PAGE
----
It may be hard to imagine, especially if you are living in a world with leash laws, animal control, and a culture that spays and neuters its pets, but stray dogs -- not just one or two or a small pack, but thousands upon thousands -- are a very real problem in many parts of the world. This is something we've been documenting for quite some time, an oft-neglected issue with major implications from both an animal welfare and public health and safety standpoint.
In the past, when stray dog populations grew out of hand, they were simply shot or poisoned. Just a century ago, it wasn't an uncommon occurrence in New York City. But this isn't something anybody wants to do, and with advancements in veterinary science creating alternatives, spay and neuter campaigns for strays are becoming more and more common.
One campaign we will be following with particular interest in 2012 is the combined efforts of Project Potcake and the New Providence Five Year Low-Cost Spay and Neuter Initiative.
In New Providence, the most populous island of the Bahamas, estimates of the stray dog population range between 10-20,000, and is growing -- on an island with a population of only 250,000 people, this is huge.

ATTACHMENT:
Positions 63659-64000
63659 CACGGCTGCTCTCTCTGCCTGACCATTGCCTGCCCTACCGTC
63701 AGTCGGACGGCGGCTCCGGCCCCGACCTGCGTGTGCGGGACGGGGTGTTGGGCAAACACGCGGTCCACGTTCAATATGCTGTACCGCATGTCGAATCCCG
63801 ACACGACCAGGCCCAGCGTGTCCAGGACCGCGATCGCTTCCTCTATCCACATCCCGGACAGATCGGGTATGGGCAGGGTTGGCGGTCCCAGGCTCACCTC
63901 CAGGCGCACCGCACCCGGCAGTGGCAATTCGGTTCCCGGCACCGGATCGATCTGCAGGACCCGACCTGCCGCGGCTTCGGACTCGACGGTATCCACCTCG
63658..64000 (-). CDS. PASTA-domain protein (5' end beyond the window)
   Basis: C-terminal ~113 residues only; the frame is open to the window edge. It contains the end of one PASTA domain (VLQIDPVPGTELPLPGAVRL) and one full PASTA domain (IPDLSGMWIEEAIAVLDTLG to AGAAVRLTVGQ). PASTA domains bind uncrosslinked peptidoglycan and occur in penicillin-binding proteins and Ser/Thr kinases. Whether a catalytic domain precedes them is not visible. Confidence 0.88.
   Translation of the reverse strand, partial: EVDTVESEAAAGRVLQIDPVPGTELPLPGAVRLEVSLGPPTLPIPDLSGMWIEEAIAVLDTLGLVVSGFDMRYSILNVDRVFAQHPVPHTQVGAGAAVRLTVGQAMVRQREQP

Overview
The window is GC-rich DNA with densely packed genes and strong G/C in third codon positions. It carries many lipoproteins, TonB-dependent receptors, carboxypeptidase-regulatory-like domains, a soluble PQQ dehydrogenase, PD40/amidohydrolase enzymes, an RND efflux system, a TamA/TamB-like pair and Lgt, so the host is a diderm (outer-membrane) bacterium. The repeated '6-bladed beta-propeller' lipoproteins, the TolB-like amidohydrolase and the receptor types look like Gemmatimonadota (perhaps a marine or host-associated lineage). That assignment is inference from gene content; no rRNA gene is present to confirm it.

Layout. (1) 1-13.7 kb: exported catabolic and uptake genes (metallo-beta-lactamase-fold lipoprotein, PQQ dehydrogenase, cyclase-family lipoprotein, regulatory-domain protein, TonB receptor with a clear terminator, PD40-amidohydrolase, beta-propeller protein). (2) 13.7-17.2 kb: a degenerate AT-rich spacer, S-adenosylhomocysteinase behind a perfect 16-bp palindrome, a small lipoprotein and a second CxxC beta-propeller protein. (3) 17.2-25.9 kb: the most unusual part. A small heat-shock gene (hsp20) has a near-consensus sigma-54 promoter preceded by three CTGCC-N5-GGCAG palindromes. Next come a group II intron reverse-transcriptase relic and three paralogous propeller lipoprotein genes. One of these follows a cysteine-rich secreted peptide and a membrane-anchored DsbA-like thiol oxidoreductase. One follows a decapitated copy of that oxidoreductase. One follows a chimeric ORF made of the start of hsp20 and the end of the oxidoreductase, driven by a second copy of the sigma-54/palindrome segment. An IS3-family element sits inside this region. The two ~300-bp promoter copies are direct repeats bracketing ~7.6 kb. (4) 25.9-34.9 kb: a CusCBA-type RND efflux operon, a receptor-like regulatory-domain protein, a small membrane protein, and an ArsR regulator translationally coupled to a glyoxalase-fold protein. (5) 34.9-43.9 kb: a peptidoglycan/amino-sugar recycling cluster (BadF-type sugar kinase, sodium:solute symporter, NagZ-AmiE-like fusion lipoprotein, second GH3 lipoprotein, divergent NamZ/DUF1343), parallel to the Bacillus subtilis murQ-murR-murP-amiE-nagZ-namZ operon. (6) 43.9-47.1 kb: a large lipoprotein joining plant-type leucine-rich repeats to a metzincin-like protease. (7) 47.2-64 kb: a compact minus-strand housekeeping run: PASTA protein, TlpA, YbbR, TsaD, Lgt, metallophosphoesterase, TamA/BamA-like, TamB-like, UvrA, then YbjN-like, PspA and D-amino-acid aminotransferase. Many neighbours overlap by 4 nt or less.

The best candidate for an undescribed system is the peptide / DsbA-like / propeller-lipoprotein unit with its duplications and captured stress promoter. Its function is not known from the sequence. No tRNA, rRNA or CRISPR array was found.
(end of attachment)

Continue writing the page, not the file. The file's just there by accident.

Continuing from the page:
But you know what else is huge? The the numbers of dogs these campaigns are promising to spay or neuter this year: 3,000 pets and 2,000 strays. For their part, the Veterinary Medical Association of the Bahamas (VMAB), headed up by Dr. Peter Bizzell, will continue beyond 2012, with a five-year goal of 15,000 sterilizations.
"If, indeed, a total number of 5,000 dogs and cats are spayed/neutered during 2012, 3,000 by members of the VMAB and 2,000 by Animal Balance, this would provide an almost immediate reduction in the number of unwanted dogs and cats in the subsequent years and would effectively jump-start the five-year programme."
"For the first time in the history of animal welfare in New Providence, all of the veterinarian professionals are prepared to participate in low cost spays and neuters, all are committed to our five-year initiative, and hopefully all the animal welfare organizations appreciate what the vets are offering," Dr Bizzell said.
This is a very positive step, one that strikes at the root of the problem. Until recently, the only "solution" to the tragedy of stray potcake dogs has been to cull them or ship them out of the country for adoption in the United States, a practice referred to as humane relocation (or dog trafficking, depending on your point of view).
Only time will tell if these programs are a viable long-term option for controlling stray dog populations, but the efforts are noble and definitely worth applauding: they are seeking a cure for the problem -- not a treatment, not stopgap measures, but a solution -- and that is something we can't help but applaud.